“We’re opposed to refusals and ready to immediately return to operational service,” said the pilots, who recently completed their operational service, according to Channel 12. “We are committed to answering the call and returning to active reserve service to protect the State of Israel.”
Earlier Tuesday, Army Radio reported that top-ranking commanders in the IDF had voiced concern that a growing trend of reservist personnel refusing to serve in protest of the government’s planned judicial revamp could impair the armed forces’ operational capabilities within a month.
Netanyahu’s coalition, a collection of right-wing, ultranationalist and ultra-Orthodox parties, has barreled ahead with legislation that aims to weaken the court’s ability to serve as a check on the majority coalition, as well as give the government control over the appointment of judges. There have been weekly mass protests for over two months against the planned legislation, and a rising wave of objections by top public figures including the president, jurists, business leaders and more.
Increasingly, reservists — who are a key part of the army’s routine activities, including in top units — have warned they will not be able to serve in an undemocratic Israel, which they charge the country will become under the government’s plan.
Military brass has insisted that the armed services must remain outside any political brawl, but numerous reports have indicated the phenomenon is only growing.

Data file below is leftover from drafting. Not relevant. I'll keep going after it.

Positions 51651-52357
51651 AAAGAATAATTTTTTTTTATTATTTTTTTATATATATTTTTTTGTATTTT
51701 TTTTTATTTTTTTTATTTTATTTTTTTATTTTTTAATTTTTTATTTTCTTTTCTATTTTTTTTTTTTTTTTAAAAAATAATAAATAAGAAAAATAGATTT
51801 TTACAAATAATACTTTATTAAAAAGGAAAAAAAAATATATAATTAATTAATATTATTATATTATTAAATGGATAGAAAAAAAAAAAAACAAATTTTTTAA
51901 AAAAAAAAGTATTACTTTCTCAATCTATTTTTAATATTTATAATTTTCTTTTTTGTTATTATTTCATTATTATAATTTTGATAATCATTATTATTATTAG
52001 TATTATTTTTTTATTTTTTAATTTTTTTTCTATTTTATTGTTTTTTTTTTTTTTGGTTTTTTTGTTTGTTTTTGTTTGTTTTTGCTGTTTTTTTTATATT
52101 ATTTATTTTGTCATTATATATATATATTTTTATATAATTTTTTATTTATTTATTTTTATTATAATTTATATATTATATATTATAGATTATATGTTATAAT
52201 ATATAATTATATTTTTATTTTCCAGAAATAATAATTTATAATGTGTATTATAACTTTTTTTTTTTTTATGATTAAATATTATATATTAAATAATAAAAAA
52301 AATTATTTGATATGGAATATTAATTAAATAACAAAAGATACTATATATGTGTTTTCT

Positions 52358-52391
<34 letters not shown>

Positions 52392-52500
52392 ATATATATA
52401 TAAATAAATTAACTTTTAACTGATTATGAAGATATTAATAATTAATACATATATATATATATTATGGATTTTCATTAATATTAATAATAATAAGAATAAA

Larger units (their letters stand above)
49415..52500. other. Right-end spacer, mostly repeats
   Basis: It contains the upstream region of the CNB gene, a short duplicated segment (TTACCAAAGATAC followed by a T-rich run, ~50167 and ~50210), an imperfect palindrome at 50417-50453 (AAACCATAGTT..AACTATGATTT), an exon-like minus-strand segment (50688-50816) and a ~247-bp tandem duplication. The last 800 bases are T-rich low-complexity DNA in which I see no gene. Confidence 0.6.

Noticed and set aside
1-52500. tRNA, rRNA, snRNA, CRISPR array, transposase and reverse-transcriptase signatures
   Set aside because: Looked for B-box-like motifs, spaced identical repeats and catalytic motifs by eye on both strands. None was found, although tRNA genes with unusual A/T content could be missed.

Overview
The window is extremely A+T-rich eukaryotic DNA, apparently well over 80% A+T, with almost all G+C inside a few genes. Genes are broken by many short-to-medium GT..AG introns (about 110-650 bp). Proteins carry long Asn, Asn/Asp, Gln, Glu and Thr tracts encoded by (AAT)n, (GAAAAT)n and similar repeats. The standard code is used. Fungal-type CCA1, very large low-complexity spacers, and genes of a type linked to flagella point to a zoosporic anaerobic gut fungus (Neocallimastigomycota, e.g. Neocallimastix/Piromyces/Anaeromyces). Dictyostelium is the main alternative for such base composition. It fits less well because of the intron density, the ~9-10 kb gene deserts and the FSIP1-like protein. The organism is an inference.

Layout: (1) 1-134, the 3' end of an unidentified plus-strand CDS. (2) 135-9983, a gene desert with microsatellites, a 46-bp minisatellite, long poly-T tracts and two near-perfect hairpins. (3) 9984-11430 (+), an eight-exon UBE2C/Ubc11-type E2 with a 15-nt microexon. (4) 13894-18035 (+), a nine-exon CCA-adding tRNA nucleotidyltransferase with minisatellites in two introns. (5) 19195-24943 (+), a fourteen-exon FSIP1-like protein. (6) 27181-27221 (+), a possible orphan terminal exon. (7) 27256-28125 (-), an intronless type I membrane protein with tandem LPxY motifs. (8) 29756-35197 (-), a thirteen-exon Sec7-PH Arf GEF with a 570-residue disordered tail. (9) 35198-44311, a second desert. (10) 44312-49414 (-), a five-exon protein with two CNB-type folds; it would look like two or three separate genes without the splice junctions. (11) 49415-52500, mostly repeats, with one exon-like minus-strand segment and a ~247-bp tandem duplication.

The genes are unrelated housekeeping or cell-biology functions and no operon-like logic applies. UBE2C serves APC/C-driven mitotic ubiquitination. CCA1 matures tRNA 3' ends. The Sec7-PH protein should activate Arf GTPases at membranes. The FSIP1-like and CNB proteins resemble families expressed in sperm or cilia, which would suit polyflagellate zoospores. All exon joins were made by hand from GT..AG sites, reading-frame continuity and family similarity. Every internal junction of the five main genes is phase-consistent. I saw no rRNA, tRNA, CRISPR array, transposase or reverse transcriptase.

In addition, soldiers have expressed concern that a lack of international trust in the independence of Israel’s judiciary could expose them to prosecution in international tribunals over actions they were ordered to carry out during service.
In a speech Monday to officers including Halevi, Gallant denounced the wave of insubordination in the military, saying it threatened national security.
“The phenomenon of widespread insubordination may harm the IDF’s ability to carry out its missions,” he warned.
However, Gallant was also said to have warned Netanyahu that he could resign if the judicial legislative blitz is not slowed down.
The coalition has now delayed some of the legislation until after the Passover holiday, but is moving ahead quickly with a bill to assert political control over the appointment of judges.
The Knesset Constitution, Law and Justice Committee is set on Wednesday to begin the voting process in committee to approve the first pillar of the judicial overhaul, giving governing coalitions extensive control over all judicial appointments, for its final votes in the Knesset plenum next week.
While supporters say the judicial overhaul will rebalance power away from an overly activist court, critics argue the moves will remove essential checks on executive and legislative power, putting democracy in peril.
The reservist protesters intend to demonstrate on Wednesday near Eretz Israel Museum in Tel Aviv, where Netanyahu, Transportation Minister Miri Regev and Housing Minister Yitzhak Goldknopf will be attending a housing conference.